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Subsoil Dryness Troubles Iowa’s Corn Planting Outlook

March 19, 2013
By: Catherine Merlo, Dairy Today Western and Online Editor

Unusually dry subsoil conditions are casting a pall on spring planting in Iowa, despite the snow that’s blanketed much of the nation’s No. 1 corn state this month.

US State iowaMuch of Iowa’s ground is frozen, preventing snow and other precipitation from penetrating the soil, says Andy Lenssen, cropping systems agronomist with Iowa State University. And replenished soil moisture, down 5" and more, is what the state’s corn ground needs following last year’s severe drought.

"Pre-planting conditions are nothing like last year," says Lenssen.

In fact, subsoil moisture levels are worse than a year ago, according to Roger Elmore, Extension corn agronomist at Iowa State University. So far, the state isn’t seeing the normal subsoil recharge that comes with winter and spring precipitation. That has growers across the state worried.

"At planting, we look for 10" of subsoil moisture, with 5" of it a ‘savings account’ for the crop," Elmore says. "When we go into spring without that ‘down payment,’ when we have that deficit in our soil moisture, growers are going to need more skills than normal to produce a good corn crop."

Mid-March’s run-off, standing water and flooding mean the state’s corn planting probably won’t begin until mid to late April, the two agronomists say. While that’s a normal planting start, it’s later than last year, when conditions allowed some planters to hit Iowa’s corn fields in March.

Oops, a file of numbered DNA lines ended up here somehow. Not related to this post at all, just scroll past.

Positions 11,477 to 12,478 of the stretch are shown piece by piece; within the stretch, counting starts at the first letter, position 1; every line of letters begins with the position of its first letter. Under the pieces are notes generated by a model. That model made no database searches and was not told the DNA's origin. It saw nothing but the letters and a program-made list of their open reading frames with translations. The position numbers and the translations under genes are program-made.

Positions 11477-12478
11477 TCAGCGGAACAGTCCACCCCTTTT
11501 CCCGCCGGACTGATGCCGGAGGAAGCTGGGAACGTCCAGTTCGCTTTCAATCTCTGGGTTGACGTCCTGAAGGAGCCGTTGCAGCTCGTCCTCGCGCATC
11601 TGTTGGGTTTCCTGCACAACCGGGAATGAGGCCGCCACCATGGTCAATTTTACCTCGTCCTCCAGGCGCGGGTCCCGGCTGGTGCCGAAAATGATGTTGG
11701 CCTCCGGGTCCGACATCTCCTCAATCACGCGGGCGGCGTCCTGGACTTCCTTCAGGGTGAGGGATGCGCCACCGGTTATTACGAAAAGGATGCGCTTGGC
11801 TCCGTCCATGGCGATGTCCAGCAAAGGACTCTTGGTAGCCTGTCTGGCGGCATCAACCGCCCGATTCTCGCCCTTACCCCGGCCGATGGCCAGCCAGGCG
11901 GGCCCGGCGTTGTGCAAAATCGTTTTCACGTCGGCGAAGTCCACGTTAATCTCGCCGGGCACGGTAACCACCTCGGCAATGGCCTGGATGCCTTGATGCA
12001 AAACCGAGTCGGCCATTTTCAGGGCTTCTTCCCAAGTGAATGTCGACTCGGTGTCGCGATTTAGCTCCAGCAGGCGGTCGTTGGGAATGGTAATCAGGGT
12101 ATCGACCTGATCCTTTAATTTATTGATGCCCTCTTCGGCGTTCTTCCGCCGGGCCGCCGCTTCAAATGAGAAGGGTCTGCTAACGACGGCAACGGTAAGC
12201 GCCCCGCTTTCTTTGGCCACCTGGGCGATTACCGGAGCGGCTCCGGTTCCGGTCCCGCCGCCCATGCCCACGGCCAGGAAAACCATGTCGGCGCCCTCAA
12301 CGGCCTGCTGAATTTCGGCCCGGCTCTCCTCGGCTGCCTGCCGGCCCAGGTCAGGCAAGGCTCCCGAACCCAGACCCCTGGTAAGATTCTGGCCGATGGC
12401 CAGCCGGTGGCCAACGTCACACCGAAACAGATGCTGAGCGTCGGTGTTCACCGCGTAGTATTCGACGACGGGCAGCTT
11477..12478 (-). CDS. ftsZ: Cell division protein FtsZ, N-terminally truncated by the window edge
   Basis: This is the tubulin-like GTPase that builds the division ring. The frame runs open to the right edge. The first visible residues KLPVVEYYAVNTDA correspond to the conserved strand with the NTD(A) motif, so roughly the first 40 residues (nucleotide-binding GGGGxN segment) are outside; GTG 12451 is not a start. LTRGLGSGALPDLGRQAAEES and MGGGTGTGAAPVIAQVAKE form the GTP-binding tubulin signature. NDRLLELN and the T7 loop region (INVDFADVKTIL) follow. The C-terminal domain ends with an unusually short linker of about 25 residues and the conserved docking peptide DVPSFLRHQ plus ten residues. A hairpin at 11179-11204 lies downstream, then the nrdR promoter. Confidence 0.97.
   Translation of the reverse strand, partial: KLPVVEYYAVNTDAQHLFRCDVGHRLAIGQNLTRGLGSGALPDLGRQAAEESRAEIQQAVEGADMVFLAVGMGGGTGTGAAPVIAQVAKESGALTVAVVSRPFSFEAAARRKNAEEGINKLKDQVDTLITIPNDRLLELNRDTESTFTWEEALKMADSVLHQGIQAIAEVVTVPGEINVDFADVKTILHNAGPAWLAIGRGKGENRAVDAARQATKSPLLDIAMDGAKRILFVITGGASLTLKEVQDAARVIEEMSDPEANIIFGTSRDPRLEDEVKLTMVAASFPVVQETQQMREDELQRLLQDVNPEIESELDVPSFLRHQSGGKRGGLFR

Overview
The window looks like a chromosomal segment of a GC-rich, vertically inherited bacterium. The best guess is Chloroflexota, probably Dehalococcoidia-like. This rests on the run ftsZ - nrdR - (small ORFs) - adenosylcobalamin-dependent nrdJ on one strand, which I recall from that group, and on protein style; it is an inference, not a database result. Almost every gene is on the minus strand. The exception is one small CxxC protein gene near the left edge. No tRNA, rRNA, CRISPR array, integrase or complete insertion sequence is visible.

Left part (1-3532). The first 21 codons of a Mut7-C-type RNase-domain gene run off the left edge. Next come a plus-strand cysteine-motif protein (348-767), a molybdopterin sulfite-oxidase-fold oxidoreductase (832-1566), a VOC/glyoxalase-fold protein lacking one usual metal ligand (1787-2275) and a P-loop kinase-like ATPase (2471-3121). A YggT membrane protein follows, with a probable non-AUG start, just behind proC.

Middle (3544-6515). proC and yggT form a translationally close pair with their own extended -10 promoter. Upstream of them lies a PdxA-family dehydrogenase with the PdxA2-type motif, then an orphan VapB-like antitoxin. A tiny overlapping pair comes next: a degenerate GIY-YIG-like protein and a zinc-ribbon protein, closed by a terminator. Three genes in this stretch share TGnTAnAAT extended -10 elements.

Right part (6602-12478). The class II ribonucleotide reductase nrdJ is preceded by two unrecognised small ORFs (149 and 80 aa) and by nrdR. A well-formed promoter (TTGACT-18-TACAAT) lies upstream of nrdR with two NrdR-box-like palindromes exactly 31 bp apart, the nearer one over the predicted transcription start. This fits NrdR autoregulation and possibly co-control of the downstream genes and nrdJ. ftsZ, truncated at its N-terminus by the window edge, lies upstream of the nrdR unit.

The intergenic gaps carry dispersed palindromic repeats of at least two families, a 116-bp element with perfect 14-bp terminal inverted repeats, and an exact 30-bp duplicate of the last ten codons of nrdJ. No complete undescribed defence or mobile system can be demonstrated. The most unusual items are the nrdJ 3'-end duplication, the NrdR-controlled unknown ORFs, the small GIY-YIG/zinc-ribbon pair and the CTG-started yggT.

Iowa, which leads the nation in corn acreage, planted 14.6 million acres of the yellow-eared crop in 2012. That was up half a million acres from the year before. Hit hard by the drought, Iowa corn production fell to 1.87 billion bushels last year, down 4 million bushels from 2011.

Will Iowa corn growers match or exceed last year’s acreage or production? Elmore isn’t so sure.

"So far, dry conditions don’t bode well for the year as a whole," the Extension agronomist says. "I expect this year’s corn acreage number to be stable or even less."

Lenssen is more optimistic. "I’ve heard some projections that Iowa’s corn acreage will be up this year," he says. "The [September 2013] price of corn is pretty good at $5.50-$5.80 a bushel, and price drives a lot of planting decisions."

Iowa’s other major crop, soybeans, will begin planting once farmers get their corn well underway. The state’s soybean acreage is likely to exceed last year’s 8.8 million acres, Lenssen says, boosted by strong prices now in the range of $14.25 per bu. But there’s another soybean acreage driver.

"We’ve been experiencing more resistance in corn to the Western corn rootworm," says Lenssen. "The best way to deal with that is to plant more soybeans because that crop is not a host" for the pest.

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